Leaders tout one sales tax

Separate taxes thought to be divisive

Posted: Thursday, May 25, 2000

Local voters will get to vote up or down on a five-year, 4 percent, temporary sales tax this October if the Juneau Assembly's preliminary recommendation gets the nod.

In the past, the package was presented to the electorate in two pieces -- a 3 percent tax for general government operations and a 1 percent tax for special projects such as the new police station and parks and harbors work.

Of the total 5 percent sales tax that Juneau levies, the remaining 1 percent isn't voted on, since it's mandated by the city charter.

``Having one (sales tax) measure helps keep the ballot questions simple,'' Deputy Mayor John MacKinnon said at a Wednesday night assembly work session where the tax plan was discussed.

Some assembly members recently expressed concern that separate sales tax ballot propositions this fall might cause voters to choose between the two and, further, pit those vying for tax revenues against each other.

``Losing that 3 percent sales tax would mean a financial holocaust for city hall,'' said Finance Committee Chairman Dwight Perkins. ``At the same time, we need to look after our schools and our hospital.''

Consolidating the two temporary taxes will help the community and get more people involved in the process, Perkins said.

``A single measure gets everyone behind the thing,'' MacKinnon said. ``And, frankly, there are synergies in promoting it.''

The tax would generate $21 million per year, he said, and would parcel out revenues much as a 3 percent measure passed in 1995 did: 1 percent for schools, police services, fire protection and other general purposes; 1 percent for roads, drainage, retaining walls, sidewalks, stairs and other basic needs; and 1 percent for water and sewer system extensions, an emergency budget reserve and youth activities.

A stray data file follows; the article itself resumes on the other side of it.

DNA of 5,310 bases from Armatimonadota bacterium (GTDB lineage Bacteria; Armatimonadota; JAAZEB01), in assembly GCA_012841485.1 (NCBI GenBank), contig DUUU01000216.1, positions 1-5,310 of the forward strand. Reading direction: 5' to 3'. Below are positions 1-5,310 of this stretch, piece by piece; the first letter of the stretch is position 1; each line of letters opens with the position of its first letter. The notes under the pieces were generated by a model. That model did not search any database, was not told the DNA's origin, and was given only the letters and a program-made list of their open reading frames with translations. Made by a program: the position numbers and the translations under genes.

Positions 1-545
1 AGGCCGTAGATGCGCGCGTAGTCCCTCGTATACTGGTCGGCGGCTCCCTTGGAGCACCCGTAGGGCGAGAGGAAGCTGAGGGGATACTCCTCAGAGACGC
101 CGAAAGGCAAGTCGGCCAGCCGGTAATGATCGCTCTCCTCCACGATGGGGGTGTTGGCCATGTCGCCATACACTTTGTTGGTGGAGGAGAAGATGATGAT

The fourth percent -- usually a separate ballot measure -- would help fund half of Bartlett Regional Hospital's $40 million expansion plan. The Bartlett project would take up revenues from four of the tax's five-year span. One year's revenue from that fourth percent would go toward paying off $7 million in school maintenance and repair bonds, 70 percent of which will eventually be reimbursed by the state.

``We see a synergy in this,'' said Bartlett Administrator Bob Valliant.

``I, too, see a synergy,'' said schools Superintendent Gary Bader.

But one assembly member's attempt to join in the general synergy came up short.

Jim Powell felt some of the 4 percent measure's revenue should go to an ice rink.

``Frankly, if somebody in my family gets sick, I might want to take them to the hospital, rather than to an ice rink,'' countered deputy mayor MacKinnon.

Mayor Egan expressed a concern about the possible outcome of the state general election, a month after the city election.

Citing possible passage of a statewide property tax cap measure, Egan said ``I want to make sure in my mind that we don't do something that's going to come back and bite us.''

MacKinnon instructed the city manager to make up a list of the pros and cons of putting the single sales tax measure on the ballot.

The current 1 percent temporary sales tax runs out on Dec. 31 of this year; the 3 percent in June 2002.

The 3 percent tax is critical to the functioning of the city, said City Manager Dave Palmer, hence the precautionary measure of putting it on the ballot a year ahead of time.

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